If you’re at all interested in this kind of thing, the following polite and exceptionally articulate critical overview of Alexander’s entire work (including the new stuff) from Wendy Kohn will probably either depress you because it’s so beautifully written, or give better voice to some of your voiceless niggles (mine, anyway).

Although there have been occasional publications following the original volumes of Alexander’s work, things went quiet for years. The original version of the story I heard was that Alexander was working on a theory of ornamentation that would follow on from the pattern language and extend it to a kind of microstructure, followed by the news that he was doing something about “The Big Picture.” So we all waited, picking up the occasional volume after the initial trilogy The Timeless Way of Building, The Oregon Experiment, and A Pattern Language. For a list of the other books, which you’ll probably have some trouble locating in some cases, check here (and get out your checkbook).

Well, years later, it finally showed up. A series of four volumes collectively titled The Nature of Order. The March 2004 issue of Wired gave the recent work from The Nature of Form its de rigeur one-page précis in their PLAY section, and helpfully included his elements of style as sketched out in the first volume of the book, and revisited throughout the remaining three.

Where the pattern language ran on something like 250 different patterns, The Nature of Order has whittled and distilled these down to just 15 rules that lie beneath these pattern and are, if I understand him correctly, sufficient to describe true beauty in any form (more on this later).

Christopher Alexander is on my mind this week because I got an email from the Pattern Language group telling me that the final volume in his magnum opus “The Nature of Order” (the one that, I suppose, more or less corresponds to “A Pattern Language” in the set) will be out by the end of the year. I’m still whacking my way through the second volume (while simultaneously skimming the fourth one on the side. They’re published out of order 1-2-4-3), but I think they’re extraordinary books and ideas to wrassle with, if only as irritants which may provide the source material for the occasional pearl (since I am feeble and think slowly about things like this, it may take me a while to either come around or produce anything that looks like a pearl).

We all try to think about these things in our own way. My own personal and scholarly amusements (and the ones I wanted to mention to you) concern whether or not one might extend the 15 rules for order to the arrangement of aural events in time; I’m trying to avoid using terms like “music” when possible, since my own current exercises involve thinking about organizing sound more generally. In order not to spoil your own fun (and, of course, to safeguard the speaker’s fees and accolades that will doubtless greet my eventual writings on the subject), I think I’ll end by merely listing the 15 elements of style as they appear in Volume One.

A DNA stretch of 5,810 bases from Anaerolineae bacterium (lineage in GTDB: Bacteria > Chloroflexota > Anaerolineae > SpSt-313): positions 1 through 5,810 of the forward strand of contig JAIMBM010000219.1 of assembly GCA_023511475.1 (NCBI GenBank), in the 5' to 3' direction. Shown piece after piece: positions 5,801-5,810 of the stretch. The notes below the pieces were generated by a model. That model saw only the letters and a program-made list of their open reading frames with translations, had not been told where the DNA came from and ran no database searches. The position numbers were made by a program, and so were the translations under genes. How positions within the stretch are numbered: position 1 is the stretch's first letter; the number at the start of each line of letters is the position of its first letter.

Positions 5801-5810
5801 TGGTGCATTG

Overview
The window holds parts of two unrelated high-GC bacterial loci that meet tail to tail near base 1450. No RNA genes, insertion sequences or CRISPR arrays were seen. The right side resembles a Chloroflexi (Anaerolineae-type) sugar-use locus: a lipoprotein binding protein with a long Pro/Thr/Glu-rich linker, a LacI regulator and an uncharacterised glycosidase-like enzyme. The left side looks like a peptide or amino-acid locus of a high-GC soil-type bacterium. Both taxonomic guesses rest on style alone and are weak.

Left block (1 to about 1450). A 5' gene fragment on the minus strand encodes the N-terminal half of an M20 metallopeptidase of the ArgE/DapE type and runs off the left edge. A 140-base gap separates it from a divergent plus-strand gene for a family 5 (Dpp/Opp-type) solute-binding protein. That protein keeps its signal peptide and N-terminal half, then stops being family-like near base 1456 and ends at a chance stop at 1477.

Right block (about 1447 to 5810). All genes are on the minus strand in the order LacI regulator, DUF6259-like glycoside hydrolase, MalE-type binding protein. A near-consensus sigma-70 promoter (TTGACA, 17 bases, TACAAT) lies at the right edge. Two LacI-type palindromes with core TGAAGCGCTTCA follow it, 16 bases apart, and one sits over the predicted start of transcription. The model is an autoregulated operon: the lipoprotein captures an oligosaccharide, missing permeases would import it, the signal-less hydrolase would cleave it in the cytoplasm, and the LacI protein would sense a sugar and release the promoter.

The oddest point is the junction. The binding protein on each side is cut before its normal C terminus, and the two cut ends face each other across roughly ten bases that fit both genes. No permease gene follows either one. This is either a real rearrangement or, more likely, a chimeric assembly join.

So my questions to you come down to this: How might these serve as a place to start describing aural order or fittingness or (cough) beauty? Good luck–I think that thinking about this is worth the effort, despite whatever qualms about quantifiable beauty you may have.

  • Levels of Scale – A balanced range of sizes is pleasing and beautiful.
  • Strong Centers – Good design offers areas of focus or weight.
  • Boundaries – Outlines focus attention on the center.
  • Alternating Repetition – Repeating various elements creates a sense of order and harmony.
  • Positive Space – The background should reinforce rather than detract from the center.
  • Good Shape – Simple forms create an intense, powerful center.
  • Local Symmetries – Organic, small-scale symmetry works better than precise, overall symmetry.
  • Deep Interlock and Ambiguity – Looping, connected elements promote unity and grace.
  • Contrast – Unity is achieved with visible opposites.
  • Gradients – The proportional use of space and pattern creates harmony.
  • Roughness – Texture and imperfections convey uniqueness and life.
  • Echoes – Similarities should repeat throughout a design.
  • The Void – Empty spaces offer calm and contrast.
  • Simplicity and Inner Calm – Use only essentials; avoid extraneous elements.
  • Not-Separateness – Designs should be connected and complementary, not egocentric and isolated.